In part one of this two-part series, I described five lessons my Boomer friends and I learned the hard way so that we can pass them on to you, Gen Xers, so that you don’t have to learn by trial and error. Here are the next five lessons:
6. Recognize that there is no safety in your career, nor job security.
When Boomers started their careers, we were taught to believe that we could climb the ladder to professional success, one rung at a time. As a result, many Boomers became extremely dedicated professionally, learning to invest countless hours into their work with the expectation of career advancement only to learn through the heartbreak of “The Great Recession” and now, during the era of the pandemic, that job security is a myth and that companies will ultimately look out for their own interests and not those of their employees.
Playing it safe when managing their careers resulted in becoming risk-averse professionally, taking few workplace risks and generally believing that homogenous work and behavior were the right way to conduct yourself. Nothing could have been further from the truth. In my experience, the workplace of Lean, Six Sigma, transformation and other methodologies of industrial operation brought to corporations created a repeatable process and disposable employees.
7. Don’t forget to stretch yourself.
I’m someone who has spent a lot of time in the pursuit of perfection. It takes constant effort to remind myself that perfection is impossible; excellence is possible. As Grammarly just reminded me, “To err is human. To edit is divine.”
That may be tongue-in-cheek software but it‘s true: everyone makes mistakes. Not making mistakes means you‘re not pushing the envelope to new possibilities. You always need to be pushing the envelope. Every time the envelope is pushed, we stretch ourselves and learn more about ourselves and our abilities than if we stay within rigid limits.
As in yoga, small stretches over time can help increase your flexibility a lot. Learn to stretch and concentrate on the stretch while doing it.
8. Know that you won’t be doing the same work 10 years from now, let alone do it in the same way.
Looking back 10 years ago, smartphones were just starting to become integral to our work. Ten years from now, you will be working in different ways than you are today — that’s just a fact of life — but we act as though there’s a finite amount of evolution that occurs even though change is seemingly infinite.
For the most part, Boomers have inherently been skeptics of anything new, instead preferring standardization. You, Gen X, still have time to be thinking ahead and be on the cutting edge of trends. Your Millennial and Gen Z employees can teach you a lot about trends if you take the time to stay connected with them and not just talk to your generational peers.
Most of you have at least another 10 years in the workforce. You don’t want to wind up like the Boomers kicking and screaming as they are pushed out the door. One of the ways to avoid that is by being slightly ahead of every curve, keeping yourself trained, experienced and fluent with new trends and capabilities in your field. That is something few Boomers did as they aged.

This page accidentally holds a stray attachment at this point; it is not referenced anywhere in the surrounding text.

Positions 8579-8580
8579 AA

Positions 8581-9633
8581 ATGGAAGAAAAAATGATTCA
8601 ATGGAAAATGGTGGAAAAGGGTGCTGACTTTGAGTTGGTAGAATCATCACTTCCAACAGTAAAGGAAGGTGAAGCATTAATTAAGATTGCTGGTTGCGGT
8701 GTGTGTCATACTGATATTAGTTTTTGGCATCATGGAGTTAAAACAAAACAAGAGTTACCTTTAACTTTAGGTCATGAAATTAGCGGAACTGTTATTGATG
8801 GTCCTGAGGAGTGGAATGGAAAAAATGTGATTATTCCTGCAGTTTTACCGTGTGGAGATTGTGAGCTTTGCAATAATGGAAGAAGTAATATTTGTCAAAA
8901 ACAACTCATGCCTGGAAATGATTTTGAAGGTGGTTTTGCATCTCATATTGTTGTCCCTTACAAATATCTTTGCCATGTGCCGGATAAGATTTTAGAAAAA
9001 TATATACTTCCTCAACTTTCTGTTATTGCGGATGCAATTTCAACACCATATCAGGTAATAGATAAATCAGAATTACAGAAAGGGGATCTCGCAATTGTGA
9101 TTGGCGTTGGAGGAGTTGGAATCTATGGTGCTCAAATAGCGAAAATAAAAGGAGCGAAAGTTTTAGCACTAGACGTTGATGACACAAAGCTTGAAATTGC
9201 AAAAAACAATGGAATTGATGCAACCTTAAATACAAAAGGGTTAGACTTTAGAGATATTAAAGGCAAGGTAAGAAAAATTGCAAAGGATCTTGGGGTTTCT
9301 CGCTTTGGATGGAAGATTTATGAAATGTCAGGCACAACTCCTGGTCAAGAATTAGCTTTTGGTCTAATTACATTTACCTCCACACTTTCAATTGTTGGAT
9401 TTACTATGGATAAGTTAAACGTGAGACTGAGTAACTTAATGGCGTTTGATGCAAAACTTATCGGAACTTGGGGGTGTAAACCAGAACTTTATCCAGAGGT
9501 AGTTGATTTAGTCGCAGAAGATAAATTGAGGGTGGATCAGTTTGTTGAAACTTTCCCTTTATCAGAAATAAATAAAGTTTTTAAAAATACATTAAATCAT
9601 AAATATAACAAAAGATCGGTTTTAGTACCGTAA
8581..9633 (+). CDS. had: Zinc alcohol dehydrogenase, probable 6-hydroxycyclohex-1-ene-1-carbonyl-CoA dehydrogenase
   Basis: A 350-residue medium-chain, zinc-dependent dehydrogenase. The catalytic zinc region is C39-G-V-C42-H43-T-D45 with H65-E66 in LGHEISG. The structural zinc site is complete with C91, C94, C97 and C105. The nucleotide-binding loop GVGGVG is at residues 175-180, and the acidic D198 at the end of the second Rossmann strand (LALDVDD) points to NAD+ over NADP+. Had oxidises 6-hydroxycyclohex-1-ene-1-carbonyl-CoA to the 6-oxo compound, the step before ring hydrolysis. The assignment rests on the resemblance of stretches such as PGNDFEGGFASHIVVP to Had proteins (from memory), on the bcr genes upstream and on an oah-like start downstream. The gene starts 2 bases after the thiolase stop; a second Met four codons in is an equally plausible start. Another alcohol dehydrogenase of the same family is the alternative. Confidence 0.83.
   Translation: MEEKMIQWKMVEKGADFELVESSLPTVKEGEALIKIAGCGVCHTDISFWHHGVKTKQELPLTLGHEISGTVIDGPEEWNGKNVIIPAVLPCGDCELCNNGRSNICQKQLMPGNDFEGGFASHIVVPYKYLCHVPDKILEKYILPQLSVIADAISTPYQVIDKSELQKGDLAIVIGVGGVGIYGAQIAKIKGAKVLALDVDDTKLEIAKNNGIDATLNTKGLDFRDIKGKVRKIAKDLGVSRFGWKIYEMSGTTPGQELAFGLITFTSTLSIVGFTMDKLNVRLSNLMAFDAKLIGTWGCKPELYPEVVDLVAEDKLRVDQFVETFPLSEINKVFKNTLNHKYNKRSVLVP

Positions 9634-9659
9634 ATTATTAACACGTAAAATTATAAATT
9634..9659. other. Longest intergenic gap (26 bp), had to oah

9. Don’t allow yourself to become “invisible.”
It seems funny but becoming indispensable in a role can result in someone being taken for granted. There are many ways to promote yourself professionally within an organization and outside of it. You can write from LinkedIn, Medium and countless other platforms. You can be interviewed for podcasts or someone’s YouTube channel. You can become active in a professional association or group.
Being a member is like being a lurker — you are watching and not participating. Too many older workers take the easy approach and never develop their “celebrity status.” They never reveal their thoughts and ideas outside of a small circle of individuals. They hide. They hide because they are afraid that they have nothing to say when, in fact, they know much more than they think they do.
Sound familiar? Now is the time to challenge yourself, step up and be seen for who you really are, because the more invisible you allow yourself to be, the more you are perceived as a cog. Cogs turn to rust. Cogs are replaced. Many Boomers allowed themselves to become cogs. Don’t make the same mistake.
10. Don’t get comfortable with never meeting new people and never learning anything new.
There is a famous book titled, Eat, Pray, Love. Most of you could probably write the book, Commute, Work, Eat. In pandemic times, it might be called Work, Work, Eat. In other words, every day is repetitive. No one new enters your life because you never put yourself in the position of meeting anyone new to have a conversation with.
New people and new circumstances are part of your growth and evolution. Especially as you look ahead where the nature of work will continue to evolve, the importance of your professional and personal relationships will dictate the ease with which you age in the workplace and whether you have quality work in the workplace or outside of it if you choose. There are ways to place yourself in new situations where you can learn and meet others. Don’t waste time. Start experimenting and see what works for you.
As evidenced here, Boomers often made mistakes when managing their careers. There is no reason for you to duplicate those mistakes.
Ⓒ The Big Game Hunter, Inc., Asheville, NC 2020, 2021
ABOUT JEFF ALTMAN, THE BIG GAME HUNTER
Jeff Altman, The Big Game Hunter is a coach who worked as a recruiter for what seems like one hundred years. His work involves career coaching, as well as executive job search coaching, job coaching, and interview coaching. He is the host of “No BS Job Search Advice Radio,” the #1 podcast in iTunes for job search with more than 2000 episodes.
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